Loran Smith: Stetson Bennett’s Tennessee Legacy

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Loran Smith: Stetson Bennett’s Tennessee Legacy

Loran Smith
Loran Smith

David Allen was a fine defensive back as a Tennessee undergraduate who prepared for a life after football that would have him returning to his hometown of Athens to practice medicine.

In his three varsity years, the Volunteers posted a 31-5 record that included three bowl trips.  All the while, he spent as much time at the library as a pre-med student as he did on the practice field.  As a sophomore in 1970, he was coached by Buddy Bennett, a Jesup native who led his 1954 high school team to the state championship.  If, by chance, you are not aware, Buddy was the grandfather of Stetson Bennett, the unlikely hero who helped his Georgia team to the national championship last January.   





Allen, a highly regarded urologist, had grown up a Georgia fan and says, “I never lost my affection for the Bulldogs.  In fact, after we played our games, I would immediately seek out the score of the Georgia game, which caused my teammates to needle me constantly.”

There were Tennessee ties on the maternal side of his family, but the paternal side was all UGA.  He was related to Heyward Allen, Captain of Georgia’s first bowl team and a very successful businessman.  You can still buy a car in Athens from the dealership which bears his name.

David was a YMCA star under the legendary Cobern Kelley which meant that he played in “Y” games at Sanford Stadium, pre-game on home game Saturdays when he was growing up.  His older brother, Ed, signed with Georgia and was a letterman on the 1968 SEC championship team and later became a successful Athens lawyer.  Further, his stepfather, Bill Simpson, was the longtime Director of Public Relations for the University of Georgia.  Simpson, also a one-time member of the radio broadcast crew in the Ed Thilenius era, was the public address announcer for Sanford Stadium for more than 20 years.





Perhaps, David’s high school years were, the toughest of his career since the mantra of his high school coach, Weyman Sellers, a Wallace Butts disciple, was to scrimmage until you were totally expended.  Then scrimmage some more.  That made Sellers a kindred spirit with Buddy Bennett.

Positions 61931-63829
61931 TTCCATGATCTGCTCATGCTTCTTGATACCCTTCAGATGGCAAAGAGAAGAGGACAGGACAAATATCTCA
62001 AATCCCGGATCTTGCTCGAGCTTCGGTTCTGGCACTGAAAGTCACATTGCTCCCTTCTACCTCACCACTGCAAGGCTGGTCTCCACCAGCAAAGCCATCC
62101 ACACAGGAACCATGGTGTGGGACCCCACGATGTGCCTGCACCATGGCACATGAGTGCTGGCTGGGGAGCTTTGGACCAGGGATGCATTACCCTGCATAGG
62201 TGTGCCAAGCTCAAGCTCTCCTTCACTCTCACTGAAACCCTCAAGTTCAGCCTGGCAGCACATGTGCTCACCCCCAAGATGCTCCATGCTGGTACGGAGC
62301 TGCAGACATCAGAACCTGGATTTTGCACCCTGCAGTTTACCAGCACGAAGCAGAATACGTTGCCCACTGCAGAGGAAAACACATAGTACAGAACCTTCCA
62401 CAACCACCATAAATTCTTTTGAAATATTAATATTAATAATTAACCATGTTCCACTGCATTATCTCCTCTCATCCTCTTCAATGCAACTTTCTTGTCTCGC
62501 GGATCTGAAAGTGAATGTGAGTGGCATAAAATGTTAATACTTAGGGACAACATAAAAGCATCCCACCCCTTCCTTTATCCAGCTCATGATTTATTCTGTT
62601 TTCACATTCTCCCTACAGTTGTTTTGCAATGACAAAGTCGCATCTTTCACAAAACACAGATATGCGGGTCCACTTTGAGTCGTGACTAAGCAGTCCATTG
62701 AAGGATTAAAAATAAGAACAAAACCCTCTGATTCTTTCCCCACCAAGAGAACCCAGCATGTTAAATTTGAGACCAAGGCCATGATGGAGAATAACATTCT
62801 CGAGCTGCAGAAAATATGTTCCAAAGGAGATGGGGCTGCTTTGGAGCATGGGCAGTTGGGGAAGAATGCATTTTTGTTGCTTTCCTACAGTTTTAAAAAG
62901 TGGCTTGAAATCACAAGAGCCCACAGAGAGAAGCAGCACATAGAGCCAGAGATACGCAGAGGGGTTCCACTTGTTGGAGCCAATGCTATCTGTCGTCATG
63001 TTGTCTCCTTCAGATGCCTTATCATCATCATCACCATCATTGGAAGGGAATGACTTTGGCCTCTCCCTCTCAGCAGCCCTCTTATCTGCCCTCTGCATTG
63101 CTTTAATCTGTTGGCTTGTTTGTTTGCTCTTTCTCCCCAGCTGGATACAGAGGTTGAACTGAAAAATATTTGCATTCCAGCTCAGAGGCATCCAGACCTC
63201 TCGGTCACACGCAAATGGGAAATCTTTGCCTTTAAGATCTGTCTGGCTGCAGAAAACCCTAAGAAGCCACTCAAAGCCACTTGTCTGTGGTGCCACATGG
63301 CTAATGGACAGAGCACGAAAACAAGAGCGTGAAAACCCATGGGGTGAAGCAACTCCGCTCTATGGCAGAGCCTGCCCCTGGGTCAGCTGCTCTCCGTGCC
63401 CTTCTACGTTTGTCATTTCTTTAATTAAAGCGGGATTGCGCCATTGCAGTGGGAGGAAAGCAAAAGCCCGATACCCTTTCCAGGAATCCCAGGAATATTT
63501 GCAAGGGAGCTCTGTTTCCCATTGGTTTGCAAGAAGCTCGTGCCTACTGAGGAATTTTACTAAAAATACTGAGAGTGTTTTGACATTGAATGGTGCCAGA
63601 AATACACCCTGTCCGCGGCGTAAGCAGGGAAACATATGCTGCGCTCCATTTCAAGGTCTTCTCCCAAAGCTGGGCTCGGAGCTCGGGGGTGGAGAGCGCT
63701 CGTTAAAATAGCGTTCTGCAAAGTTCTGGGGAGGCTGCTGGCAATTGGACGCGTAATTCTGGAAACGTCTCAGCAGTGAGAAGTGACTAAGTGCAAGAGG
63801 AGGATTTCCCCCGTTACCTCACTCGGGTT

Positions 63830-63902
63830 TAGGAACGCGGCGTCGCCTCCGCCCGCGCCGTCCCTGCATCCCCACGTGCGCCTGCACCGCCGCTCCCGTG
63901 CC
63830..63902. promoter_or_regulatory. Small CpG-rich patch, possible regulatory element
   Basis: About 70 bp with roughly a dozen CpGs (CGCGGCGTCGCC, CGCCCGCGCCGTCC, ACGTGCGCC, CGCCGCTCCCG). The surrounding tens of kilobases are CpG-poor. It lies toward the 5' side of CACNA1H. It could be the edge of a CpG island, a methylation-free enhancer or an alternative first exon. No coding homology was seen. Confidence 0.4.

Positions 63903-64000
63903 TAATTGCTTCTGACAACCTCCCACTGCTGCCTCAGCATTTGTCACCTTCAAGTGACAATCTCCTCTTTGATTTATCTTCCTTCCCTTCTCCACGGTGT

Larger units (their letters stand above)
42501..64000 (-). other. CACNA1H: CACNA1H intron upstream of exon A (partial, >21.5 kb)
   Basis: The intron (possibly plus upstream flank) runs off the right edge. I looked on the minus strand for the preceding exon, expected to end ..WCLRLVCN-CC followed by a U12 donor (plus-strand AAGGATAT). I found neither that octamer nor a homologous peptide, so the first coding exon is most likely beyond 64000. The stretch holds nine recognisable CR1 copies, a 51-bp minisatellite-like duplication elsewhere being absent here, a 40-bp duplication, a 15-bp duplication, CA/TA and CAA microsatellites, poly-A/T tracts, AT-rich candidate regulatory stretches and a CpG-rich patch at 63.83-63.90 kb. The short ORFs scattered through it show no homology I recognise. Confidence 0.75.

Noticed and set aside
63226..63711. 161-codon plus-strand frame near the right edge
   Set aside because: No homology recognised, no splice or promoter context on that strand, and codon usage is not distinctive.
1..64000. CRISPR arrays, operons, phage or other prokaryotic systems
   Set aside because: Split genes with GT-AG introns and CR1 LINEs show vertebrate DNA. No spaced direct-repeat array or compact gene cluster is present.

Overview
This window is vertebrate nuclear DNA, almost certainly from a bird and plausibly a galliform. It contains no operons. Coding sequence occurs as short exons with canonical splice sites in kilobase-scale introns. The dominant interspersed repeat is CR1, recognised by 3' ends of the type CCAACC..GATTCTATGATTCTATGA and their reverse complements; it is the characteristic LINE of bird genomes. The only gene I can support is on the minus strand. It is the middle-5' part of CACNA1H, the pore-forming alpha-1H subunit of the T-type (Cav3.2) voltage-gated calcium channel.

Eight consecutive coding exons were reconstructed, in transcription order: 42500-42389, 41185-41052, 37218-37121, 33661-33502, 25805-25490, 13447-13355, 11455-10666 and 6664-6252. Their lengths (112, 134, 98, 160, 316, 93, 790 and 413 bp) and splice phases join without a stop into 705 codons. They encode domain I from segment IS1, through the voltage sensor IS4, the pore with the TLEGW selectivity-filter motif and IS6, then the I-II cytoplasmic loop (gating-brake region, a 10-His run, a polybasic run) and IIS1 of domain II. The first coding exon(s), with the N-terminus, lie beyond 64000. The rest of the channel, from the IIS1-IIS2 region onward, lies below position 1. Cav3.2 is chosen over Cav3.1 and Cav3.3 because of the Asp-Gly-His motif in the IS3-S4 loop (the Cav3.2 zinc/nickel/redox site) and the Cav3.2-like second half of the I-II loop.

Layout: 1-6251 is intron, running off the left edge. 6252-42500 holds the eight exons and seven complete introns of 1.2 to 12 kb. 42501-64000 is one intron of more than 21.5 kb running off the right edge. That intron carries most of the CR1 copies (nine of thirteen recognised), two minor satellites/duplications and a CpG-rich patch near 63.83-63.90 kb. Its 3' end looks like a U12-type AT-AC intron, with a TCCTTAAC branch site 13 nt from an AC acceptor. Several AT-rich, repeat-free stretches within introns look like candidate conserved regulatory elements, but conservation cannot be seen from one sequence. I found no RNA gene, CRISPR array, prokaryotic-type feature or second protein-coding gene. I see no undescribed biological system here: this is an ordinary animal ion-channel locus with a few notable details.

With that red and black background, you would have figured David for college life between the hedges.  He says, resignedly, “I needed to get away.  I needed to grow up.”

He always appreciated Vince Dooley “being big” about his decision and remembers an interesting circumstance the one time during his career that Tennessee played Georgia in Athens in 1972.  The Volunteers won 14-0.

He made a textbook tackle near the Georgia bench ending up at the feet of Erk Russell.   The Bulldog defensive coordinator helped him up and said, “That was a nice lick, David.  Go get you another one.”  He remembers that happenstance sentimentally.  “Like everybody else, I loved Erk and that sideline reaction of his was something I’ll always appreciate.  He and Coach Dooley had a lot of class.”

As a starting defensive back for three years with Tennessee, David was a member of an extraordinary group.  His sophomore year, the Volunteers created 57 turnovers:  36 interceptions and 21 fumbles recovered—still NCAA and SEC records.  In those years, 11 games were the norm (bowl games did not figure in stats) which means that to come up with 36 interceptions in one season, there was an average interception rate of 3.27 per game.  





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